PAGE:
When we look at technology in education – or edtech - there is a risk that we fall victim to magical thinking and tech solutionism.  From smart whiteboards to kids coding, it can feel like we are leaping into action because we can, without knowing why or what we’re looking to achieve.As HEPI director Nick Hillman says on the HEPI blog, nowhere is this more true than with hot button technologies like artificial intelligence (AI), blockchain and virtual reality.For educators it can be instructive to ask what the real value of new product or service is to them. I would venture to suggest that this is very rarely in the technology itself. For example, does the fact that it “uses advanced AI techniques”, or “is built on the blockchain with smart contracts” at all relevant to the outcomes that it delivers? I don’t think so.[#pullquote#]We should rightly be suspicious of products whose key selling point is the technology and not the outcomes. [#endpullquote#]We should rightly be suspicious of products whose key selling point is the technology and not the outcomes. For me, the tangible benefits provide the value, such as improved wellbeing and mental health and learning outcomes. And if it’s not heretical to say this, perhaps we should also expect our edtech to spark a little joy too?At Jisc we work with our members and customers in a co-design process to arrive at a result that everyone can feel ownership of, and which meets a genuine need. Where we use technologies like machine learning or augmented reality, it’s as a means to an end, rather than an end in itself. It might seem like a little thing – a change of emphasis, perhaps – but really this is what separates user-led design from the breathless hype of tech solutionism.Turing’s red flagDuring the recent All-Party Parliamentary Group on Data Analytics enquiry into Data Ethics, which Jisc supported, a key concern was the potential lack of transparency about when a decision is made by a machine. A possible remedy suggested in the resulting report was a user-friendly means to show when and how a decision is taken by machine intelligence - such as a kitemark or the “Turing Red Flag” proposed by AI professor Toby Walsh.[#pullquote#]These issues of data ethics and integrity are far more important than any one technology like AI or blockchain. [#endpullquote#]These issues of data ethics and integrity are far more important than any one technology like AI or blockchain. That’s why we have worked with colleges and universities to develop a learning analytics code of practice, which sets down some guiding principles around the ethical use of personal data. What’s crucial here is that data is used to assist rather than automate decision making, for example in helping a personal tutor understand whether a student they are supporting looks like they are at risk of disengaging.Technologies with names like machine learning and robotic process automation tend to conjure up images of humanoid robots taking over from human teachers and lecturers – exciting and terrifying in equal measures. All too often, though, the reality has been something much more mundane like swapping authentic assessments for multiple-choice questions. Little in the way of joy to behold here![#pullquote#]we are specifically looking into key challenges that have emerged as part of our dialogue with the sector about Education 4.0[#endpullquote#]As part of Jisc’s latest round of co-design, we are specifically looking into key challenges that have emerged as part of our dialogue with the sector about Education 4.0 - how technology can transform teaching and learning for the better. For example, perhaps we can use AI to help determine when a student has achieved mastery of the subject material in a way that reduces workload and makes the whole process of assessment more resistant to essay mills and plagiarism.In all of this the technology itself is just another tool in the edtech toolbox – the real issue is about how it’s employed and ensuring that the data that drives it is used in a responsible way.Find out more about co-design at Jisc and how you can get involved – we’d love to hear from you.Watch our video of a virtual student called Natalie, where we've brought to life what the student experience could look like under Education 4.0.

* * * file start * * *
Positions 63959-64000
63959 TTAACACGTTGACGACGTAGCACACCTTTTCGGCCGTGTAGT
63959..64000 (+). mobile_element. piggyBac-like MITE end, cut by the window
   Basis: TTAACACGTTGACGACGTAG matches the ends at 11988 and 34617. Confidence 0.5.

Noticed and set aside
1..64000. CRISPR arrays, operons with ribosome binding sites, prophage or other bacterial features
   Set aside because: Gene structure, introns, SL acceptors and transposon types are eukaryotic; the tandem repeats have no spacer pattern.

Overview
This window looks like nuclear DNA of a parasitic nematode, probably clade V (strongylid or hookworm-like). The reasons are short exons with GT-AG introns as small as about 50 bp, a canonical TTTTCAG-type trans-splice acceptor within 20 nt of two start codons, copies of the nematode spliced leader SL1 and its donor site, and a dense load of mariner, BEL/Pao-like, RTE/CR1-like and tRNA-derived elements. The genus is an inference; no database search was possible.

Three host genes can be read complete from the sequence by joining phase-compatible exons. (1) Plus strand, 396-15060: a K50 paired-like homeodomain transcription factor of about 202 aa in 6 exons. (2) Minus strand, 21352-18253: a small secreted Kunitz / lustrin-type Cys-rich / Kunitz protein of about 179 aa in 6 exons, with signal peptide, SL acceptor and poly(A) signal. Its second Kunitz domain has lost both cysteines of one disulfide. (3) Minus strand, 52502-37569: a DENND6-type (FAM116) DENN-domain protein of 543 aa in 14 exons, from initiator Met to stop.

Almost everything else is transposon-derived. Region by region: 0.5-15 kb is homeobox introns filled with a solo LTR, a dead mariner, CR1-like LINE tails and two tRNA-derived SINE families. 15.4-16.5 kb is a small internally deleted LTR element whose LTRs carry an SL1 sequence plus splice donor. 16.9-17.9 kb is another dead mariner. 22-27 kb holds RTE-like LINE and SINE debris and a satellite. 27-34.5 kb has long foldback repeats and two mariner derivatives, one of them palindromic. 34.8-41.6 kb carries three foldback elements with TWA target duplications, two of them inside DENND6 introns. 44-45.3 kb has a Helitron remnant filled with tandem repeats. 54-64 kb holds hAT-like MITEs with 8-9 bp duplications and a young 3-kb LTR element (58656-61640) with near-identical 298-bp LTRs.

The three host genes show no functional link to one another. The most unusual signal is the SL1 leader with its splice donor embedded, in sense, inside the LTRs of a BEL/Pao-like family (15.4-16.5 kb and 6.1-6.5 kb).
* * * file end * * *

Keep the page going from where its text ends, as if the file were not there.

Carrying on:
• How a small learned society is paving the way for a big change in open access